In this completely revised and updated edition of the customer service classic (more than 600,000 copies sold), Carl Sewell enhances his time-tested advice with fresh ideas and new examples and explains how the groundbreaking Ten Commandments of Customer Service apply to today's world.
Drawing on his incredible success in transforming his Dallas Cadillac dealership into the second largest in America, Carl Sewell revealed the secret of getting customers to return again and again in the original "Customers for Life." A lively, down-to-earth narrative, it set the standard for customer service excellence and became a perennial bestseller. Building on that solid foundation, this expanded edition features five completely new chapters, as well as significant additions to the original material, based on the lessons Sewell has learned over the last ten years.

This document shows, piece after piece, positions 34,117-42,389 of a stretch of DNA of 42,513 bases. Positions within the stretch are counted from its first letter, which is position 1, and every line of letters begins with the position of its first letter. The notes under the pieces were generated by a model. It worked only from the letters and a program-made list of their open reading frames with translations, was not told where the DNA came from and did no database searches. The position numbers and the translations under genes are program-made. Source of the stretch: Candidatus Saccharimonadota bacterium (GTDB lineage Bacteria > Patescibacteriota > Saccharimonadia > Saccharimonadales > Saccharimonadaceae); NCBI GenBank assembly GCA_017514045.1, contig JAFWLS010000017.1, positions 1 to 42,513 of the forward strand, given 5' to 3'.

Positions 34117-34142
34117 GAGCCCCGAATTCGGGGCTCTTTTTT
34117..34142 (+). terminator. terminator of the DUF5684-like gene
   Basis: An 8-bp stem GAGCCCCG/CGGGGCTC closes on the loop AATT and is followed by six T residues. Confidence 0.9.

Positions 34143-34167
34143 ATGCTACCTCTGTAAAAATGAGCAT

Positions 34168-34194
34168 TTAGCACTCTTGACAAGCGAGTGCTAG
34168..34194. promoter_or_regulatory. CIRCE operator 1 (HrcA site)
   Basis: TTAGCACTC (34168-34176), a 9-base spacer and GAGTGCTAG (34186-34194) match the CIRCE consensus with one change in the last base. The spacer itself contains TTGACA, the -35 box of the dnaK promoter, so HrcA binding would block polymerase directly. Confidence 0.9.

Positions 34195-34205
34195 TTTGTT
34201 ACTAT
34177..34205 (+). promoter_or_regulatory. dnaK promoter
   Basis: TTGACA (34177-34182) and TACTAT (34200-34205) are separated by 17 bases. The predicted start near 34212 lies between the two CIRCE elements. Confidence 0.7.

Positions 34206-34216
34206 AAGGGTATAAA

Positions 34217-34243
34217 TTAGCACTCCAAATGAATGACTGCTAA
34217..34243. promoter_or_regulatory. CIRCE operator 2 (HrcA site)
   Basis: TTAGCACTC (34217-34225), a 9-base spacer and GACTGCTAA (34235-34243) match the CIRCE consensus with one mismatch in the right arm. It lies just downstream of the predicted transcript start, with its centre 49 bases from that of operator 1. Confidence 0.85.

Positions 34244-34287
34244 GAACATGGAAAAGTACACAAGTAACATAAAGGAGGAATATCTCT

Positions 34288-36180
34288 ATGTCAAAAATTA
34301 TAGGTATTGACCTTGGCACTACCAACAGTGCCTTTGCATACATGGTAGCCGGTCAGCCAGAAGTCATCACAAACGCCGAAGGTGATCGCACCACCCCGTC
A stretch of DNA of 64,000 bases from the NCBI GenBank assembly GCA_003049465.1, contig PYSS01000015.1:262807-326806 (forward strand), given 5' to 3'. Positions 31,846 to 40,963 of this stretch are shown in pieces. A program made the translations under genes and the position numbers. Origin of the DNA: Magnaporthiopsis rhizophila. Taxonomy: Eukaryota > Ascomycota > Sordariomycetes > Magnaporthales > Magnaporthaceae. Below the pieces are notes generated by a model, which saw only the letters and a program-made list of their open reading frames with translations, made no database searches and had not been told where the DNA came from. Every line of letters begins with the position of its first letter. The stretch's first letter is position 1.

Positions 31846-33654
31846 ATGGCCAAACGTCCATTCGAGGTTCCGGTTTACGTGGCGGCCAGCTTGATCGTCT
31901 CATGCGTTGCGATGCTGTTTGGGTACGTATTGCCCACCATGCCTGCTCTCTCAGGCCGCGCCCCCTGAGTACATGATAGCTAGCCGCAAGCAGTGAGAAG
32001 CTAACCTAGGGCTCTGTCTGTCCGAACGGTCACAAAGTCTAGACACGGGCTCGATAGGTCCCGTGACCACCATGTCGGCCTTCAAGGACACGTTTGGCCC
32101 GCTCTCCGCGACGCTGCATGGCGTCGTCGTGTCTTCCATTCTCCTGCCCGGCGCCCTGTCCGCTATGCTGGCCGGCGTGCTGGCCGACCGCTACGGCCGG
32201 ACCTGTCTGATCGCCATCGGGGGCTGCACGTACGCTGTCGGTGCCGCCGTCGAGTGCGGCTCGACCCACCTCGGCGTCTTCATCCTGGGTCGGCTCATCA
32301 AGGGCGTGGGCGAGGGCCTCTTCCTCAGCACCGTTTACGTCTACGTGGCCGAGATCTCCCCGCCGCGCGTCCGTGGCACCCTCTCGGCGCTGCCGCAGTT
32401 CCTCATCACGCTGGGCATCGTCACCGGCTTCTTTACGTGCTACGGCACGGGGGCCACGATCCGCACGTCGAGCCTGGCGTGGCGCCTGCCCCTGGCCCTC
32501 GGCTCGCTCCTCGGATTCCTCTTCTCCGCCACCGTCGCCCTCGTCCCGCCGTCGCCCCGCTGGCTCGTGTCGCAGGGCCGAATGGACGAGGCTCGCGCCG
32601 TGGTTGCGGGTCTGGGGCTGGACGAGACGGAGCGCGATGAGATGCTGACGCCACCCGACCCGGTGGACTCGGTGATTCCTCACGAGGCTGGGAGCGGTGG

Sewell focuses on the expectations and demands of contemporary consumers and employees, showing that businesses can remain committed to quality service in the fast-paced new millennium by sticking to his time-proven approach: Figure out what customers want and make sure they get it. His Ten Commandants provide the essential guidelines, including:
Underpromise, overdeliver: Never disappoint your customers by charging them more than they planned. Always beat your
estimate or throw in an extra service free of charge
No complaints? Something's wrong: If you never ask your customers what else they want, how are you going to give it to them?
Measure everything: Telling your employees to do their best won t work if you don t know how they can improve
Borrow, borrow, borrow: Sewell, for example, learned about hospitality from Japanese culture, cleanliness from Disney, and
politeness from his mother.
About the Author
Carl Sewell is the owner of one of the largest car dealerships in the United States, with more than one billion dollars in sales. He lives in Dallas, Texas, and speaks regularly to prominent executives and top corporations nationwide. Paul B. Brown, a former writer and editor for "Business Week," "Financial World," "Forbes," and "Inc.," lives in Duxbury, Massachusetts.